China sends more planes; Taiwan Says It Will Fight To The End If There Is War


By Ben Blanchard and Yimou Lee

TAIPEI (Reuters) – China sent more fighter jets to Taiwan’s air defense zone on Wednesday in an intensified show of force around the island that Beijing claims to be its own, and Taiwan’s foreign minister said it would fight until final if China attacks.

The democratic self-governing island has complained of repeated military activities by Beijing in recent months, with China’s air force making almost daily forays into Taiwan’s air defense identification zone. On Monday, China said a group of aircraft carriers was exercising near the island.

Taiwan’s Defense Ministry said 15 Chinese aircraft, including 12 fighters, entered its air defense identification zone, with one anti-submarine aircraft flying south through the Bashi Canal between Taiwan and the Philippines.

The Taiwanese air force sent planes to intercept and warn the Chinese to move away, the ministry added.

Speaking earlier in the day, Taiwanese Foreign Minister Joseph Wu said the United States was concerned about the risk of conflict.

“From my limited understanding of US decision-makers watching developments in this region, they clearly see the danger of the possibility that China will launch an attack on Taiwan,” he told reporters at his ministry.

“We are willing to defend ourselves without question and we will fight the war if we need to fight the war. And if we need to defend ourselves until the last day, we will defend ourselves until the last day.”

China’s Taiwan Affairs Office and the US State Department did not respond to requests for comment on Wu’s remarks. China has said that its activities in Taiwan are aimed at protecting China’s sovereignty. The United States has expressed concern about China’s moves, saying its engagement with Taiwan is “rock solid.”

In addition to intensifying military action near Taiwan, the US Navy said the guided-missile destroyer USS John S. McCain made a “routine” transit through the Taiwan Straits on Wednesday.

Taiwan ‘porcupine’

Neither Taiwan nor China have said precisely where the Chinese carrier group is, or if it is heading towards the disputed South China Sea, where a US carrier group currently operates.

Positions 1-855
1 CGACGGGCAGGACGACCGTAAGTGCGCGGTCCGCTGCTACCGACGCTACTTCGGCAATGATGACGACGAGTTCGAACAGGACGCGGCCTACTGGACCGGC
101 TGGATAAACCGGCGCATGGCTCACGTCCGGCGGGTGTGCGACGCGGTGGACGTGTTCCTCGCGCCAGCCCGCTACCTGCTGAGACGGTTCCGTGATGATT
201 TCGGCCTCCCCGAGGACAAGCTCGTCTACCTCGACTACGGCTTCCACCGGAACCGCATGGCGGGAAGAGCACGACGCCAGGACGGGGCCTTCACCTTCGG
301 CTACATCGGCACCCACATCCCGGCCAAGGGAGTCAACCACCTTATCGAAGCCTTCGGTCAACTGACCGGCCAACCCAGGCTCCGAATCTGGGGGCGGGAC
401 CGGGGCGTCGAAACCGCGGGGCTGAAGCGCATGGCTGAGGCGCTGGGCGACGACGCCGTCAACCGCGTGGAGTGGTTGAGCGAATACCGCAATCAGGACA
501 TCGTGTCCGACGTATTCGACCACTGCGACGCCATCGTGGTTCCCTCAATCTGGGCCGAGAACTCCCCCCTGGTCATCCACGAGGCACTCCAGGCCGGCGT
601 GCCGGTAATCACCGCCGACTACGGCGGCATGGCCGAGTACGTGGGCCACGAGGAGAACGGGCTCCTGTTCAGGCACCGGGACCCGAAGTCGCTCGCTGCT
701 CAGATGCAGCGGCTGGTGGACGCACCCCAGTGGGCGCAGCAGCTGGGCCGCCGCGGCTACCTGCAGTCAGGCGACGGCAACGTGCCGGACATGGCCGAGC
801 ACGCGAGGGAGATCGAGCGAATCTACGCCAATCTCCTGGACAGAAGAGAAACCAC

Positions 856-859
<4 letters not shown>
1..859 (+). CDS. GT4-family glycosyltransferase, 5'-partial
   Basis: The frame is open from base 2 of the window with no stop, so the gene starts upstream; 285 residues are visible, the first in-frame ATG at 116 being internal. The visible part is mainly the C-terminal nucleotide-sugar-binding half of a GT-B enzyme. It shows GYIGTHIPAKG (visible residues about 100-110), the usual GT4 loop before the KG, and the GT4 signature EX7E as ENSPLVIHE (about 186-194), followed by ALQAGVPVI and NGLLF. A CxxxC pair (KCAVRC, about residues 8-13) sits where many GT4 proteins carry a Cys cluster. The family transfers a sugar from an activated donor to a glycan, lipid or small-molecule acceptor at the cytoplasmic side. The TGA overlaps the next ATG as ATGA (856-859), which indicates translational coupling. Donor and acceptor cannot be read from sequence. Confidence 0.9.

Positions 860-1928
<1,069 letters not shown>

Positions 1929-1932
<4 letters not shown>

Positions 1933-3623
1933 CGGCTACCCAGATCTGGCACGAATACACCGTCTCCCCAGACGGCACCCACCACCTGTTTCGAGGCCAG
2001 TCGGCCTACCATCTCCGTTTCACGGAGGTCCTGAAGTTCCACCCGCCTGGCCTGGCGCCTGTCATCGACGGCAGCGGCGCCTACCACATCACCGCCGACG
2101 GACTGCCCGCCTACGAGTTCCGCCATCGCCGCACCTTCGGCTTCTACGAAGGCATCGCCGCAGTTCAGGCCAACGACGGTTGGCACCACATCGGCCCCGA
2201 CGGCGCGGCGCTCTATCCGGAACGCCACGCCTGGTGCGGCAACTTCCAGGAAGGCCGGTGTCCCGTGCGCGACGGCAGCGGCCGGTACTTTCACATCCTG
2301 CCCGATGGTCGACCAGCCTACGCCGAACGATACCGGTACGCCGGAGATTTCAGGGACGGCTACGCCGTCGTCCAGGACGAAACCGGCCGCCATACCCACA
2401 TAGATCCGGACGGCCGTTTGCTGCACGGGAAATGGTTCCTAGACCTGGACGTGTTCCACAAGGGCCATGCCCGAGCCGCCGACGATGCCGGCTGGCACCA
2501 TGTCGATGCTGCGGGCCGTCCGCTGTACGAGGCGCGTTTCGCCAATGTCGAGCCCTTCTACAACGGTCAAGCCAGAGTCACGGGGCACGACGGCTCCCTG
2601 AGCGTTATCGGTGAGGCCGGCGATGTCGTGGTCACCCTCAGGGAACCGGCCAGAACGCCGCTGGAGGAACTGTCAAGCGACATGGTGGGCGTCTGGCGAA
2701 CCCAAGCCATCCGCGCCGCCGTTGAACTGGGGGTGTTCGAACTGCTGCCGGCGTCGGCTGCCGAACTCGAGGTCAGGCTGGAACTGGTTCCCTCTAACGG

Speaking in parliament, Taiwan’s Deputy Defense Minister Chang Che-ping said the movements of the Chinese airline were being closely followed and described its drills as routine.

A person familiar with Taiwan’s security plans told Reuters that the carrier group is still “close to the Japanese islands,” although it declined to reveal the exact location.

Japan had said on Sunday that the Chinese carrier group had entered the Pacific after sailing through the Miyako Strait, through the Ryukyu island chain from southern Japan to northeast Taiwan.

Washington, Taiwan’s largest international arms sponsor and supplier, has been pressuring Taipei to modernize its military so that it can become a “porcupine,” difficult for China to attack.

Wu said Taiwan is determined to improve its military capabilities and spend more on defense.

“Defending Taiwan is our responsibility. We will try our best to improve our defense capabilities.”

Taiwan’s Defense Ministry said it will run eight days of computer-assisted war games this month, simulating a Chinese attack. A second phase of exercises, including live-fire drills and anti-landing drills, will take place in July, when hospitals will also practice mass casualty management.

“The drills are designed based on the toughest enemy threats, simulating all possible scenarios of an enemy invasion in Taiwan,” Major General Liu Yu-Ping told reporters.

When asked whether Washington’s de facto embassy, ​​the American Institute in Taiwan, would send representatives to the drills, Liu said such a plan was “discussed” but “will not be implemented,” citing military sensitivity.

(Reporting by Ben Blanchard and Yimou Lee; Additional reporting by Roger Tung; Editing by Simon Cameron-Moore and Peter Graff)

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